So a little while later, I wandered into the Tor party at a WorldCon and there was Sean McMullen. I think the introduction caught me by surprise because the first words out of my mouth (after "Hello, I'm Deborah") were, "I love your work!" And received a glorious smile in reply, as if I'd just handed him a precious gift. And yes, it was. We create in such solitude, and reviews are such treacherous things when it comes to "did people like my book? did they understand it?" Then to come all the way to a different continent, to be surrounded by people you've heard of and maybe corresponded with but never met in person, and to have a fellow writer recognize your name and have read -- and remembered -- your work. What a joy!
That conversation was necessarily brief. If you've attended a publisher's party -- or any part -- at a WorldCon, you will understand why. Most communications at large conventions are sound bytes anyway, but when you add a crushing crowd, noise, and alcohol, it's many times so. But Sean and his work kept crossing my path -- we both love cats, we're both martial artists (or I used to be -- 30 years of tai chi and kung fu). By the strange synchronicity of publishing, when I returned to the pages of F & SF with my own work ("The Price of Silence," April/May. 2009), it was to an issue that had a story of Sean's as well.
I can take a hint. When I was scheming The Feathered Edge, I wrote to him. We worked together on one story idea, and eventually he sent me "Culverelle." Curiously enough, is set in the same world, with the same overall characters and tale, as "The Spiral Briar" from F & SF. They are not the same stories in that they have different emotional and moral centers, but if you fell in love with Eleanor (as I did), and you savor the wonderful blend of engineering, chivalry, and Faerie, I encourage you to run out and find the other story -- and make a note to look for the novel The Iron Warlock when it's released.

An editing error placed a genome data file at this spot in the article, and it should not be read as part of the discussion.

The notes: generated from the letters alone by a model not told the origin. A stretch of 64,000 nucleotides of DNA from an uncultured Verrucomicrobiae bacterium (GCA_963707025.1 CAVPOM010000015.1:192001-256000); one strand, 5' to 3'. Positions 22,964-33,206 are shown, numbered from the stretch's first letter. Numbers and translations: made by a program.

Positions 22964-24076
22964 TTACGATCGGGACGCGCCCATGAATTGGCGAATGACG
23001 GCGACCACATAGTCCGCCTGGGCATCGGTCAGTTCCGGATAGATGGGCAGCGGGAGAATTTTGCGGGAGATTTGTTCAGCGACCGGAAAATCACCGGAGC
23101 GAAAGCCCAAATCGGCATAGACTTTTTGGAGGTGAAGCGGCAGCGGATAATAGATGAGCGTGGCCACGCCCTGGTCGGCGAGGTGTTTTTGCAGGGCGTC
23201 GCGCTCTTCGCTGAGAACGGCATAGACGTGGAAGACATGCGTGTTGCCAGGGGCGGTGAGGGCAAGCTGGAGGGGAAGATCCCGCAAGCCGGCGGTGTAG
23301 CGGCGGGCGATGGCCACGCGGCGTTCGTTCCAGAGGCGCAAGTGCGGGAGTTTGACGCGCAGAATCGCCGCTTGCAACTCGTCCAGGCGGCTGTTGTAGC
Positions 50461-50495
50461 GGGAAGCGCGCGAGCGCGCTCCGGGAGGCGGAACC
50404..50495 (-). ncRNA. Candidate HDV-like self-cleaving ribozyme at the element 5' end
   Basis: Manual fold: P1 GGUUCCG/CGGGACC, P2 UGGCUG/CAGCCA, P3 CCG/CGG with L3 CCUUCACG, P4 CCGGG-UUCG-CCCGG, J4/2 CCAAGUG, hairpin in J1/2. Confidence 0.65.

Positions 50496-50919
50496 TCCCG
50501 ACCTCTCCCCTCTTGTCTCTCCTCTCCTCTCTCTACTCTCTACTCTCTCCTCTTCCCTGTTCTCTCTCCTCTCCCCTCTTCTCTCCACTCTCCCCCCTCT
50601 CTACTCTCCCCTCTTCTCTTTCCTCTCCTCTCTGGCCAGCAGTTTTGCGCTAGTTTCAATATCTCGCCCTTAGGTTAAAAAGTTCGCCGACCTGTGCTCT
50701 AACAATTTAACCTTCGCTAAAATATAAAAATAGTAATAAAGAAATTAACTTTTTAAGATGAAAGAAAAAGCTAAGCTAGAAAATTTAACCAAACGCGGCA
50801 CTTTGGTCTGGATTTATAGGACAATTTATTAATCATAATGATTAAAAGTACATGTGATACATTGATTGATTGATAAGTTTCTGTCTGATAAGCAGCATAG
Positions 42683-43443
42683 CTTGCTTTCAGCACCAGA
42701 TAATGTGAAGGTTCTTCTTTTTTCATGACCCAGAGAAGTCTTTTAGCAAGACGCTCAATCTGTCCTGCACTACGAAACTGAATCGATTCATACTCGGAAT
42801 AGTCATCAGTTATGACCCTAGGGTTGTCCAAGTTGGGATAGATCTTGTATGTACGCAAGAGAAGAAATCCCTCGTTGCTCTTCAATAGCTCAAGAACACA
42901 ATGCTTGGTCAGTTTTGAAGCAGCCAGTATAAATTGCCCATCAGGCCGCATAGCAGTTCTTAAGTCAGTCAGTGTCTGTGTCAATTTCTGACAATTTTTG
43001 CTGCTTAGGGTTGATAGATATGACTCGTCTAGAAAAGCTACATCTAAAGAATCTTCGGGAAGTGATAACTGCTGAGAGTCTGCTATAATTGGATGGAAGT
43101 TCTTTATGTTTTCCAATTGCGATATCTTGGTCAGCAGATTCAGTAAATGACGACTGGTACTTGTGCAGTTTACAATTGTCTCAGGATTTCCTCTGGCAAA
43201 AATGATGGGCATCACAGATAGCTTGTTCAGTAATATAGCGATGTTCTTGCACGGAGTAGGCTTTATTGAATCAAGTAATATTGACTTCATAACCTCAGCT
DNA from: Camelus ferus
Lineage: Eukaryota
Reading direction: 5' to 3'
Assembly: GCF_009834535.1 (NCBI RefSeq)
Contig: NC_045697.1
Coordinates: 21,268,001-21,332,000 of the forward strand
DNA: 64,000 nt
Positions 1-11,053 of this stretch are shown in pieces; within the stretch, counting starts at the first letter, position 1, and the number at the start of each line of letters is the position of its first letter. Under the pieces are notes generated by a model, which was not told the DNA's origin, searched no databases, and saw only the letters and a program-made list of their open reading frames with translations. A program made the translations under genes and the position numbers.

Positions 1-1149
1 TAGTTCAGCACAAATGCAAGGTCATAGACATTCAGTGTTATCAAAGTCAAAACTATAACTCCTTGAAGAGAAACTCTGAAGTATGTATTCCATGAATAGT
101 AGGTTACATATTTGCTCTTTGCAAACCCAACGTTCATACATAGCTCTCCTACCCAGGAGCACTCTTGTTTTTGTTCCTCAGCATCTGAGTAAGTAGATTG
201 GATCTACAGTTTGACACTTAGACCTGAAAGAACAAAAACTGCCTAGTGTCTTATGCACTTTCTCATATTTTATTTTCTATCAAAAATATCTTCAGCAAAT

"Culverelle" in some ways belongs to the small but excellent group of stories about women learning to be warriors -- by training. By practicing, by learning what their strengths and weaknesses are and by using those strengths in an intelligent way. (Another example is Barbara Hambly's novel, The Ladies of Mandrigyn.) I love that Sean doesn't simply wave his authorial hands and turn a determined but unfit woman into a super-paladin in a few paragraphs. When we take on such a training, we must be prepared for it to change us in more than physical ways.
Later in the anthology, you'll meet another woman warrior, from Judith Tarr's "The Woman Who Fell In Love With The Horned King." See what you think about what they have in common, and how their experiences are different. As a fascinating side note, the swordswoman on the cover could be either!